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New Fossil of Extinct Human Relative Suggests Climate Change Led to Rapid Evolution

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A fossil skull of an extinct human relative is shown against the background of a grasslands. The discovery of a fossil from the extinct human species Paranthropus robustus suggests rapid evolution during a turbulent period of local climate change.
Courtesy of Jesse Martin and David Strait

Evolution within a species can be difficult to see in the fossil record: changes may be subtle, and the fossil record is notoriously incomplete. Usually, the fossil record reveals larger-scale patterns, such as when species or groups of species either appear in the fossil record or go extinct.

A new fossil discovery in South Africa suggests that Paranthropus robustus, an extinct species that co-existed with early members of our own genus, Homo, may have evolved rapidly during a turbulent period of local climate change about 2 million years ago.

“This is an incredibly well-preserved fossil that adds to the evolutionary story of this small-brained, large-toothed hominin from South Africa. The ability to document this level of anatomical detail in one of our extinct relatives is a rare and exciting opportunity for understanding human evolution,” said Carrie Mongle, a Gerstner Scholar and Postdoctoral Fellow at the Museum who was part of an international research team that discovered and described the specimen, one of the most complete skulls of P. robustus ever found, in a study published this week in the journal Nature Ecology & Evolution.

The discovery was made in the Drimolen cave system, which is northwest of Johannesburg. The specimen is a male but differs in important ways from other P. robustus fossils at a nearby site called Swartkrans — where most of the fossils of this species have been found, and which dates about 200,000 years later than the Drimolen site. The new skull is larger than a well-studied member of the species previously discovered at Drimolen—an individual presumed to be female—but is smaller than males from Swartkrans.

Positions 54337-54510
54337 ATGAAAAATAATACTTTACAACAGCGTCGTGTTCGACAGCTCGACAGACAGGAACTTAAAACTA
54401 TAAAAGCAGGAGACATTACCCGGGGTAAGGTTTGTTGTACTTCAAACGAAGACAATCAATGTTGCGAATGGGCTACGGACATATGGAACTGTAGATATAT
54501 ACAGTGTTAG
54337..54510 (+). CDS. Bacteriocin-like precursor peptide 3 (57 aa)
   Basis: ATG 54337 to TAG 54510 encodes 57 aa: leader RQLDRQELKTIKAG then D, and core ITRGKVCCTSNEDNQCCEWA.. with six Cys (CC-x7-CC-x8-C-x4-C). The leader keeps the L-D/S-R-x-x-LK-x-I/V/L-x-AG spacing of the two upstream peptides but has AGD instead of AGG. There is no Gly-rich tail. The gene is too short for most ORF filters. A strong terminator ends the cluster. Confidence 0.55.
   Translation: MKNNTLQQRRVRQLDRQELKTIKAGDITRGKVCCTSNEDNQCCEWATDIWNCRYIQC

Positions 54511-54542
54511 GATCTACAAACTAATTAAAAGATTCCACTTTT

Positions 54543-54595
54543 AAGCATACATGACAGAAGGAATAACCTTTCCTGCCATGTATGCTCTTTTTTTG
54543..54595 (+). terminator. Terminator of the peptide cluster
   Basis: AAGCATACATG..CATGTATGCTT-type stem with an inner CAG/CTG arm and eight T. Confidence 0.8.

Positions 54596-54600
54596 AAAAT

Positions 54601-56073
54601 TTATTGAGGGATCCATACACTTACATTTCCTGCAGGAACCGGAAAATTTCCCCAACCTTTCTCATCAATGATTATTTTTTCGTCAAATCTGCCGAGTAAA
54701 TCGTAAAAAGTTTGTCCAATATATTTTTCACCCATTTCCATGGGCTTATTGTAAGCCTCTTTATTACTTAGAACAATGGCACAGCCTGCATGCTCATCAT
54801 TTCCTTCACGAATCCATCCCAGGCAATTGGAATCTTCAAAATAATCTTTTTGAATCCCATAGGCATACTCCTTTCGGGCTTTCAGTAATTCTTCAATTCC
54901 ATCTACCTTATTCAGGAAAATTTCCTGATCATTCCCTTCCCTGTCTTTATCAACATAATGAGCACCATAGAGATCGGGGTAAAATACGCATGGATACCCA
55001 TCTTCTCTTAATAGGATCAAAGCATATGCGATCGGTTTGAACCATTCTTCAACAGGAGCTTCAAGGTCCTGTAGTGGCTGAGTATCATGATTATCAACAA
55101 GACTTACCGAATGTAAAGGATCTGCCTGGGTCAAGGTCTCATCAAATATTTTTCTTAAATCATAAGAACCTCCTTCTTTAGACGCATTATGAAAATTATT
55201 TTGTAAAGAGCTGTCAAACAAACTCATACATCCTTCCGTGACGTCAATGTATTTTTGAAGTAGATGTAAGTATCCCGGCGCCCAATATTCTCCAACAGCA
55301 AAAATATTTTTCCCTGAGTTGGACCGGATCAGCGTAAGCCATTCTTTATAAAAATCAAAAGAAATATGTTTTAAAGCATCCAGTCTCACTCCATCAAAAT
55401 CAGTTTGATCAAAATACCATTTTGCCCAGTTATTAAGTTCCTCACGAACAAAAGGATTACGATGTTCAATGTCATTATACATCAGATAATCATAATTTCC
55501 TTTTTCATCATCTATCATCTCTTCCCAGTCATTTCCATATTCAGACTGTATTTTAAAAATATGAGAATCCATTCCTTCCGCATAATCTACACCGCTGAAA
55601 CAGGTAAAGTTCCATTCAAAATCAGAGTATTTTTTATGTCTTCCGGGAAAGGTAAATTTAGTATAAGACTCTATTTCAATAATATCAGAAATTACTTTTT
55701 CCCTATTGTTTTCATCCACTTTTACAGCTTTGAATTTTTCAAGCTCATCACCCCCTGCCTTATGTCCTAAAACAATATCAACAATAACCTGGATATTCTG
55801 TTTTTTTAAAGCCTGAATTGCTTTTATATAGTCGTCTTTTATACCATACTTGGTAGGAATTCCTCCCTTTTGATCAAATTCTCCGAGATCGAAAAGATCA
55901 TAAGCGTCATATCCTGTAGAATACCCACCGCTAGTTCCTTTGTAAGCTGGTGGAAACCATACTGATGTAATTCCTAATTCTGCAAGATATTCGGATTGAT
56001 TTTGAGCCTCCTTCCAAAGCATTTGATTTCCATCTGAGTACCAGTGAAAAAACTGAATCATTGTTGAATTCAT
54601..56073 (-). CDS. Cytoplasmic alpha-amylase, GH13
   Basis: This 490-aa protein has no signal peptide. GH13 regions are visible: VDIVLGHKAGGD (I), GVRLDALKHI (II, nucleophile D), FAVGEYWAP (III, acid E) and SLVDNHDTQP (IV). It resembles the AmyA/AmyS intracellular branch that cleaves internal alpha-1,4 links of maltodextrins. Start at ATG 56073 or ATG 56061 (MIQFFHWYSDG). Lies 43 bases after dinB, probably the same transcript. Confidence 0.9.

A map indicating the locations of several fossil sites in South Africa, with Swartkrans indicated as southwest of Drimolen.
The Drimolen site and nearby Swartkrans, lower left, in South Africa.
Courtesy of Andy Herries

“It now looks as if the difference between the two sites cannot simply be explained as differences between males and females, but rather as population-level differences between the sites,” said Jesse Martin, a doctoral student at La Trobe University and a co-author of the study. 

Researchers already knew that the appearance of P. robustus in South Africa roughly coincided with the disappearance of Australopithecus, a somewhat more primitive early human, and the emergence in the region of early representatives of Homo, the genus to which modern people belong. This transition took place very rapidly, perhaps within only a few tens of thousands of years. 

“The working hypothesis has been that climate change created stress in populations of Australopithecus leading eventually to their demise, but that environmental conditions were more favorable for Homo and Paranthropus, who may have dispersed into the region from elsewhere,” said David Strait, professor of biological anthropology at Washington University and the corresponding author of the study. “We now see that environmental conditions were probably stressful for Paranthropus as well, and that they needed to adapt to survive.” 

Some of those adaptations occurred in its cranium, jaws, and teeth and indicate that P. robustus likely ate a diet consisting of either very hard or tough foods, which would have been more prevalent as the environment got cooler and drier. Comparisons between the Drimolen and Swartkrans skulls suggest that over the course of 200,000 years, these chewing muscles became more powerful as a result of natural selection.